The first of the three soft baits has large twin tail claws, that help it fall slowly when cast to structure such as overhanging bushes and trees. I’ve found five grams is a nice weight to get the claws swimming. The Ned Bug has a smaller profile, with four appendages that have a subtle action as the lure falls - a three gram ned or offset ned hook is perfect. The bottom lure in the picture above is the Ned Ocho, a ned-style worm that has grooves in the sides to give the softbait more movement. All worked well in those final few weeks of the season, and the Baby Craw produced my biggest perch of 2021, weighing 4lb 2oz.

During the lockdown, it’s been interesting fishing stretches I hadn’t fished for a long time and would have otherwise overlooked to travel further afield, but they’ve thrown up a few surprises, such as the 4lb 2oz perch. Another surprise came two days before the end of the season, whilst targeting chub with creature baits. We’d fished a stretch of around half a mile or so, catching a few pike to near double figures on the Baby Craw and Ned Bug, when we reached a spot that had produced the odd perch for us in the past.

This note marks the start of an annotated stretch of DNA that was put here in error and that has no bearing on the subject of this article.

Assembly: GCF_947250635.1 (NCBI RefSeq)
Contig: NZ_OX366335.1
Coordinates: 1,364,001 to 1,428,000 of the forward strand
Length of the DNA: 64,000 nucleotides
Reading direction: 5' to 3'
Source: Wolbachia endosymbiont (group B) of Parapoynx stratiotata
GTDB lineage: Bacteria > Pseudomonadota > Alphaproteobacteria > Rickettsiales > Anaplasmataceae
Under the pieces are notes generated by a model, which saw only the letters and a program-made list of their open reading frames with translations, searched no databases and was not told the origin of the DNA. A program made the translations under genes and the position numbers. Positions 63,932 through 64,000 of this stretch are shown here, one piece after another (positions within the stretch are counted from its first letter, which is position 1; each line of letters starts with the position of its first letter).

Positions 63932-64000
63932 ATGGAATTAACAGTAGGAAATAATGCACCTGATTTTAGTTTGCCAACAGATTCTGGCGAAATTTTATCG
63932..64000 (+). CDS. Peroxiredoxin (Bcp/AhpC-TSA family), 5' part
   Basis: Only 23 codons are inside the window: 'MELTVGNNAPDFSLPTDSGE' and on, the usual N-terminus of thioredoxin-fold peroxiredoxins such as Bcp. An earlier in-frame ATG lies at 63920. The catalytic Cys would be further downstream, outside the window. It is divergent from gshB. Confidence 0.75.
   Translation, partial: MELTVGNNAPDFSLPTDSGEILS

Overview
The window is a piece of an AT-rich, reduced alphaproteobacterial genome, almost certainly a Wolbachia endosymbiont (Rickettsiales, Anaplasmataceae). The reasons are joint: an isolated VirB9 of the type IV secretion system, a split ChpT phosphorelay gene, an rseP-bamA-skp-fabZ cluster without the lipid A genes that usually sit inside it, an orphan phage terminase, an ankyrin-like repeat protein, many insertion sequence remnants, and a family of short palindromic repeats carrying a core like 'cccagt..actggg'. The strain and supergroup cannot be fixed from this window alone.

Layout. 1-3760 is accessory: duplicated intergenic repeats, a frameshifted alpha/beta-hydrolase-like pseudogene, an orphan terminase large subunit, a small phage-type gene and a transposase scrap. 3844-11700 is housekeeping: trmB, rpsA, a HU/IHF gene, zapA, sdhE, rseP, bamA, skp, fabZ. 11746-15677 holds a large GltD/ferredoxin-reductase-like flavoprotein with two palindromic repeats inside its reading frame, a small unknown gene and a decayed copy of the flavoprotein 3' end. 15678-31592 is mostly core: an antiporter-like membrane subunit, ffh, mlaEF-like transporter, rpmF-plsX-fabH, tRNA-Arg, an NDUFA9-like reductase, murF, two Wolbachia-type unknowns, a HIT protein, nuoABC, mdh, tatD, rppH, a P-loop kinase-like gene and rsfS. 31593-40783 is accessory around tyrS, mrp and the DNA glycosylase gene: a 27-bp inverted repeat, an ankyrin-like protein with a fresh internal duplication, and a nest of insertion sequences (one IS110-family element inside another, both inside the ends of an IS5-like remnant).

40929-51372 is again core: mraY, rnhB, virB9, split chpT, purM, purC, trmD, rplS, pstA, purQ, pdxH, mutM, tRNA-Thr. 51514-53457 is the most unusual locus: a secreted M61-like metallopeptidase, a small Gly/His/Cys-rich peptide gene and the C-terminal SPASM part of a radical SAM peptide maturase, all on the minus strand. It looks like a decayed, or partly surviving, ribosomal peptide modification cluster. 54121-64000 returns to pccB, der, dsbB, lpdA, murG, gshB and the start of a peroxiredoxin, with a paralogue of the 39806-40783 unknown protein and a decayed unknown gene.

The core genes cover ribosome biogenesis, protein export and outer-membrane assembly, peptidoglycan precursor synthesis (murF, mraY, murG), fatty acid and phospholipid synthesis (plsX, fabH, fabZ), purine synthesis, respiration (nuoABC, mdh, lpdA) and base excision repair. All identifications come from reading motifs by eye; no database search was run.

Dad fished it with no joy, so after he moved on, I decided to scale down from the size of lures he’d been using, as I felt there had to be some perch there. I switched to a small, 5cm shad, rigged on a 3g size 2 jighead - a Rage Micro Tiddler Fast (the smallest of the shads in the picture below). A few casts later, I had a delicate bite, and struck instinctively.

At first I thought I’d hooked a big chub, but I saw the tail and realised I’d actually hooked a barbel! It tore off downstream and a serious battle followed, especially with the strong current. My 7-21g rod was bent double, but thankfully I managed to land the fish. I’ve caught a few barbel on lures during the summer and autumn months when I’ve stalked them with creature baits, but this was the first I’d caught on a shad, and the first I’d caught by accident whilst targeting perch!

Although we didn’t catch any of the chub we were hoping for, my Dad did go on to land two cracking perch on crankbaits at dusk, after a move to a different stretch.


It’s been nearly a couple of weeks since the season ended, and now it’s a case of patiently waiting until we can travel out of our area. I’m looking forward to fishing further afield - let’s cross our fingers we don’t have any more lockdowns!